When I was reviewing the Late answers on Stack Overflow I "failed" on the following audit question:

Audit question

Which happened to be just a copy and paste of the of the accepted and well-received answer

Accepted answer

My question:

During the reviewing the late answers, should we open the question on a new page and compare it to the other answers?

If this is really needed why doesn't Stack Overflow show other answers along with the question to make it easier to review?

  • This looks like SO specific question and should probably be asked in meta.stackoverflow.com
    – Suraj Rao
    Commented Aug 25, 2018 at 10:13
  • as you reposted this on MSO, would you mind deleting it here?
    – rene
    Commented Aug 25, 2018 at 11:26
  • 4
    I don't think this applies only to SO. It seems like a possibility on all sites which run review audits.
    – user392547
    Commented Aug 25, 2018 at 13:10
  • @Rob Vadorequest's comment is on the accepted answer, which was not visible at all on the audit question and I could not see it. Also, during the audit, you don't see any downvotes. It's modified on purpose. The only way to notice that the answer was copied from another answer was to open that question on the new page.
    – L_J
    Commented Aug 25, 2018 at 14:55
  • Yes, but like Vadorequest I know it's not the correct solution - I don't need to: visit, see downvotes, or anything else - all I have to do is downvote. IF I don't know (whether I choose to visit or not) I can choose to skip. The fail is whatever you did do (which you don't explain). The audit teaches "Don't do that". --- BTW: I get review audits and 'the other harder to spot audits' fairly often, I think I only failed my first one and never another one since. They want you to be careful since you are getting credits for doing the audits and they affect the operation of the website.
    – Rob
    Commented Aug 25, 2018 at 15:24
  • Well, the answer you and Vadorequest know "is not the correct solution" is accepted and has 10 - upvotes, 0 - downvotes. My action which you could see from the first link provided on the question was No Action Needed. Which I believe was the correct judgment unless I find out that it was copied from another (successful) answer.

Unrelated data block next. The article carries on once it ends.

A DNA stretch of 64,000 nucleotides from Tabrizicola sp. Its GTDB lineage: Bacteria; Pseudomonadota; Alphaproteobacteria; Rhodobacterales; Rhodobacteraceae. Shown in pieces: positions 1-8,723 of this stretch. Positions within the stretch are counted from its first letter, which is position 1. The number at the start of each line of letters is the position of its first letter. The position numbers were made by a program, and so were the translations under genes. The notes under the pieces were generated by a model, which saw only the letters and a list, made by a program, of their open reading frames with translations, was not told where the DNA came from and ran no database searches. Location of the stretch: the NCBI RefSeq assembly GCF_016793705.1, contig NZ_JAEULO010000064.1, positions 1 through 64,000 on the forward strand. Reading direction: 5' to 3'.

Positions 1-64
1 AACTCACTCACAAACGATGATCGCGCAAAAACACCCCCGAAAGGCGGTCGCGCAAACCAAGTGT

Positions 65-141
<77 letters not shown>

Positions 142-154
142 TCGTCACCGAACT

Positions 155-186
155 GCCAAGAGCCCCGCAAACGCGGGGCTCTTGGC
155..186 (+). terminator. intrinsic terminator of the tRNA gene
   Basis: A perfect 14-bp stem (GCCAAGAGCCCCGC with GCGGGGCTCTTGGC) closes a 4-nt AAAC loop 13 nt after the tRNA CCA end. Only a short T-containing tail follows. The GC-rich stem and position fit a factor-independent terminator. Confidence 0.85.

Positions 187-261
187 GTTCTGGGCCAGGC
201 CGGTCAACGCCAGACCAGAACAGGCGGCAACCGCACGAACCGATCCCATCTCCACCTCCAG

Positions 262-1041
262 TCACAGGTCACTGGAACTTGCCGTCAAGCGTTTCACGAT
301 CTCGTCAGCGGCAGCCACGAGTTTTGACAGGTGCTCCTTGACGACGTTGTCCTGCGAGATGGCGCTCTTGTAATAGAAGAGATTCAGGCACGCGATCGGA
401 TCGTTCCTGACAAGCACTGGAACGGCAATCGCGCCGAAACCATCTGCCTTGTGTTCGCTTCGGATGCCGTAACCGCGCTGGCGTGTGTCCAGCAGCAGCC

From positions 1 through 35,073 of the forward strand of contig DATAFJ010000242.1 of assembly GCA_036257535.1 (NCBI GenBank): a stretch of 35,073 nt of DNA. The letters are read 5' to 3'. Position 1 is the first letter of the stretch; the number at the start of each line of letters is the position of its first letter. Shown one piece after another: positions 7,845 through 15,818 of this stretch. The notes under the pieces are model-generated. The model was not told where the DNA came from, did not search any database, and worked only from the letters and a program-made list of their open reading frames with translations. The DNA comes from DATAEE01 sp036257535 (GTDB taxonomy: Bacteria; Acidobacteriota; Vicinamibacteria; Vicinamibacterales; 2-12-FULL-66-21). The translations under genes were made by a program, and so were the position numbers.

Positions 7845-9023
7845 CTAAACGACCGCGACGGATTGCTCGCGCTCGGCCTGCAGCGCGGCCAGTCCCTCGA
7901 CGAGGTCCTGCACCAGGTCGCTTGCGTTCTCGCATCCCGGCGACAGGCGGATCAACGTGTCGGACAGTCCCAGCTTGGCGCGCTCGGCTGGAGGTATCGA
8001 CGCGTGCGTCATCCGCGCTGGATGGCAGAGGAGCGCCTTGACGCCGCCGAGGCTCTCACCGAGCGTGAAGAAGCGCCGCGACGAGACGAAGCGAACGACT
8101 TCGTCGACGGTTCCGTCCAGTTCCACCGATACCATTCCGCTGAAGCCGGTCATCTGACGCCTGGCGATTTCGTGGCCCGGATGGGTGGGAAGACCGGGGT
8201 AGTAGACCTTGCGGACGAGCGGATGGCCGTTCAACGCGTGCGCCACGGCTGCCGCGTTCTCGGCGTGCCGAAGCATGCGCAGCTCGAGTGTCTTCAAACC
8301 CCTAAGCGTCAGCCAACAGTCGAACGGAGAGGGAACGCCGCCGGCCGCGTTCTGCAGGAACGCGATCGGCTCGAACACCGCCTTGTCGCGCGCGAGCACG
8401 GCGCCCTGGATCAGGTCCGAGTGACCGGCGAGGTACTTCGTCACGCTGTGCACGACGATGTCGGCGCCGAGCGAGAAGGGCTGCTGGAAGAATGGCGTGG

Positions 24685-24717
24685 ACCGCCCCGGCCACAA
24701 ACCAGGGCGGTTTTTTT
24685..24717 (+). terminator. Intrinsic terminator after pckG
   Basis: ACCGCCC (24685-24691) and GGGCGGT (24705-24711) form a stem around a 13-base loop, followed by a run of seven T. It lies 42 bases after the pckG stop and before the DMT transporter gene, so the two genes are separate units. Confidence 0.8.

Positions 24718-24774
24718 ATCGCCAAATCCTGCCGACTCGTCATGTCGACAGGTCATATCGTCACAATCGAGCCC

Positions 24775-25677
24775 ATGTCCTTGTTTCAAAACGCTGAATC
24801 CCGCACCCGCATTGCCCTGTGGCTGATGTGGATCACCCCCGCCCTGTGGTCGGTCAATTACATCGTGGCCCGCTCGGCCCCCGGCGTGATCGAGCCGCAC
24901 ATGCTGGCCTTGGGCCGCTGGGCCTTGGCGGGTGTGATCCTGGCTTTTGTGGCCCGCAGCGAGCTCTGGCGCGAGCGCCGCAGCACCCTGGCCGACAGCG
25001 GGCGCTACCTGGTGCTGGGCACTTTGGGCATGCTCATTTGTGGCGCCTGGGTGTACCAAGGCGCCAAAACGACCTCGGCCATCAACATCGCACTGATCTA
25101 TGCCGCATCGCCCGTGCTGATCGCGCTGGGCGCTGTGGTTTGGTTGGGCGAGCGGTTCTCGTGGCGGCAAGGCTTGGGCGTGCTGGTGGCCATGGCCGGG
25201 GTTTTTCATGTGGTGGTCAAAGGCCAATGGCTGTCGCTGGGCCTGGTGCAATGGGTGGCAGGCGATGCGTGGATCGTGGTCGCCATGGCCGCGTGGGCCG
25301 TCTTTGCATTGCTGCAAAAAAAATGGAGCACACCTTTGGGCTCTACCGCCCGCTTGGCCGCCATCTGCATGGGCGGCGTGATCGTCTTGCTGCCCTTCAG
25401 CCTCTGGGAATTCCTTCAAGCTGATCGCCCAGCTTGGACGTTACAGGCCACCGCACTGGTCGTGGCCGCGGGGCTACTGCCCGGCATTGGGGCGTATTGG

– L_J
    Commented Aug 25, 2018 at 15:42
  • That's the trap. It doesn't matter if it's accepted, awarded bounty or has 1000's of upvotes - What matters - as a reviewer - is what would you do. You could have flagged it as not an answer (though upon review that might not be accepted it probably would have got you through the audit). You could have downvoted regardless of seeing anything else or not and that would have almost certainly passed the audit. You could have chosen [Skip] because you didn't know, but instead you chose "I Know!" but you didn't - and you got caught. Don't know when you don't, it's no help.
    – Rob
    Commented Aug 25, 2018 at 16:20
  • @L_J: Looking at the audit carefully, it does seem to be for a now-deleted post that is an exact duplicate of a different answer. So you should have downvoted and probably flagged for mod attention. Commented Aug 26, 2018 at 2:28

1 Answer 1


If you are going to give a positive review (No Action Needed or vote up) then yes, you need to check other answers to make sure that it is not plagiarized. In this case it is also worth to check other answers from the poster to make sure that they don't copy their own answers from other questions instead of closing as duplicate.

If you are going to give a negative review then there is no need to check other answers. When you see a post like "I am having same problem, have you resolved it?" you don't need to look at anything else to make a decision, you just vote down and flag it.

And there is no need to check other answers if you are going to skip (note There is no shame in using “Skip”).

In my experience vast majority posts in Late Answers review are (unfortunately, but probably naturally) worth negative review or skip and because of that it is convenient that review page shows just one answer under review.